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Eight-year-olds anxious about money
More than half of children aged between eight and 15 worry about money, according to Halifax.
by Amelia Barker on Aug 11, 2012 at 00:01
Children as young as eight are worrying about money, new research has revealed.
Some 58% of children aged between eight and 15 worry about money, according to Halifax, with 17% admitting to borrowing money. The majority – 74% – claim to borrow from their parents, but many ask friends and grandparents as well.
Halifax’s survey, which interviewed more than 1,100 children between the ages of eight and 15, also shows that nine in 10 children are concerned about how much their parents worry about money, with 29% of children even admitting to lending money to their parents.
Unsurprisingly, the older the child the more likely they are to be concerned about money, Halifax says. Just 21% of children over the age of 15 say they ‘never worry about money’ compared with 34% of children aged 12 and 57% of eight-year-olds.
Despite this it is nine-year-olds who are the most likely to lend their parents money, while 14-year-olds are the least likely.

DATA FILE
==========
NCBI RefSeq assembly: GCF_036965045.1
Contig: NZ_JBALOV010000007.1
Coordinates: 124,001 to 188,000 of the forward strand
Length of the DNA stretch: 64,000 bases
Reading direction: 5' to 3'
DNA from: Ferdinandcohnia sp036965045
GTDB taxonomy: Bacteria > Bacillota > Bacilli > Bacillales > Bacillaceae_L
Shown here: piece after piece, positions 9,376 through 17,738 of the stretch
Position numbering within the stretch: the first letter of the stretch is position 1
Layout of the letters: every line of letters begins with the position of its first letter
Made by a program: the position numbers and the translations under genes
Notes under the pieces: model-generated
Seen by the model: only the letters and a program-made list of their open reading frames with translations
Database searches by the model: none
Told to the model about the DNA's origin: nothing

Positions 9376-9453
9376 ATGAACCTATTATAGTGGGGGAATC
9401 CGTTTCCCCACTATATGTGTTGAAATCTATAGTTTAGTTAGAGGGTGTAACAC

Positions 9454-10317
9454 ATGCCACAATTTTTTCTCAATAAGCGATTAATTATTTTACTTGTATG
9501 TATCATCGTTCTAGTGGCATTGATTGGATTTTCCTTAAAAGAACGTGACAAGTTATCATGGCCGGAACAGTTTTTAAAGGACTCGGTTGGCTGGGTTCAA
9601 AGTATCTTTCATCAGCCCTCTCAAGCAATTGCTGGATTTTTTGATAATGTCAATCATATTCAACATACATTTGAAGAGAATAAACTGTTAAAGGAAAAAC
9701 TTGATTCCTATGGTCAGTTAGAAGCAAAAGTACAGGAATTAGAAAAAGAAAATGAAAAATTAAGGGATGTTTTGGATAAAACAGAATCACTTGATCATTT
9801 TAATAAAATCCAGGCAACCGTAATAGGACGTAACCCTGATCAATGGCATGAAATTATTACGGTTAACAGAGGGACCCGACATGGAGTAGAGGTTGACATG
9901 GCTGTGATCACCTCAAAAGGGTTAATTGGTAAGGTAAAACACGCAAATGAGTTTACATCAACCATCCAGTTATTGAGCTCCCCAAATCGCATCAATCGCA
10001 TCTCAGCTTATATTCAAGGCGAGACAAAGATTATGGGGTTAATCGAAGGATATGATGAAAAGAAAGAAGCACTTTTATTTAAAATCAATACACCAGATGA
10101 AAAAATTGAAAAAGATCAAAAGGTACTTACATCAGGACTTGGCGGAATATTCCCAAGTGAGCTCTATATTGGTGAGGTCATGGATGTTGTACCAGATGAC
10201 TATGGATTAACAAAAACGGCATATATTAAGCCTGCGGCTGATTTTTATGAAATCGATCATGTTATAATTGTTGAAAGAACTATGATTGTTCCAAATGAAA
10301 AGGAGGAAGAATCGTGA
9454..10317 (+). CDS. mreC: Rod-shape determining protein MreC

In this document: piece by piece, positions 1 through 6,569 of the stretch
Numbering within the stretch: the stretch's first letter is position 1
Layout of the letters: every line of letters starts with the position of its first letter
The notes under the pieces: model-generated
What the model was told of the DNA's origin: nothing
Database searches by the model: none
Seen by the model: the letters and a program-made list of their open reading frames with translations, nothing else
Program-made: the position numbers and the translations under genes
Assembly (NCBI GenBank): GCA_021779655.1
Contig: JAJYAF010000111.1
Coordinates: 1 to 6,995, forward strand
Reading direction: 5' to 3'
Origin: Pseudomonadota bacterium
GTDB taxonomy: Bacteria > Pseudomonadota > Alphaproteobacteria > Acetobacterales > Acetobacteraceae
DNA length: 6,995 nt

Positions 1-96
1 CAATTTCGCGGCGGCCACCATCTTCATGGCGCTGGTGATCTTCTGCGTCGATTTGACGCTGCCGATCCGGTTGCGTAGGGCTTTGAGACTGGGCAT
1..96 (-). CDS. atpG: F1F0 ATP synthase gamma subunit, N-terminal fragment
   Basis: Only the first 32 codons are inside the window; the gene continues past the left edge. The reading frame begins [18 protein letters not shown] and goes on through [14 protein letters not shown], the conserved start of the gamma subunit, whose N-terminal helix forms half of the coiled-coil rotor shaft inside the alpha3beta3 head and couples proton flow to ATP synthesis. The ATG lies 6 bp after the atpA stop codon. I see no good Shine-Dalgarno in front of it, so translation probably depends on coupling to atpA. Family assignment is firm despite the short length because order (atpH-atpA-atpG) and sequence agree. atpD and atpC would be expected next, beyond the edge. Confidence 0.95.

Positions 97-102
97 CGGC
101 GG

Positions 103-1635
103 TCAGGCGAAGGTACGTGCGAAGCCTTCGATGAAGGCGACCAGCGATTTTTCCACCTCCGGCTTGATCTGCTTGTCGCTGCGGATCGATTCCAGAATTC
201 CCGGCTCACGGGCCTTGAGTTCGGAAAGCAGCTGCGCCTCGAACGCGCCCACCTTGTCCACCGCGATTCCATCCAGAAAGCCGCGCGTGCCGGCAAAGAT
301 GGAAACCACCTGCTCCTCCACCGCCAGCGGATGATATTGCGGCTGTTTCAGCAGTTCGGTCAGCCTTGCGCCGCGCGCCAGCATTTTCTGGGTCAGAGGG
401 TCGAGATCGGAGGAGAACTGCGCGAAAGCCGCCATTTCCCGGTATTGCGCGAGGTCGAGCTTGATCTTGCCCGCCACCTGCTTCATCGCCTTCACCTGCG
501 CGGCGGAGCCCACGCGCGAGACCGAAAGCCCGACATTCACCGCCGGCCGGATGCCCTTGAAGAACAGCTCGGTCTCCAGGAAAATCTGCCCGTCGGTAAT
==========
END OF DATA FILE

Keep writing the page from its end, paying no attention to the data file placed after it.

‘It is concerning that children are becoming anxious about their parents' money worries, but this highlights that children are really aware of the financial behaviour of the people around them,’ said Richard Fearon of Halifax.
‘By introducing positive saving and spending practices from an early age, children can get into habits that will help them to manage their money as they grow up and understand the benefits of saving in both the long and short term,’ he added.
The news comes as consumer groups continue to lobby the government to introduce compulsory financial education into schools to ensure young children understand the basics of money management and debt before taking out student loans and beginning work.
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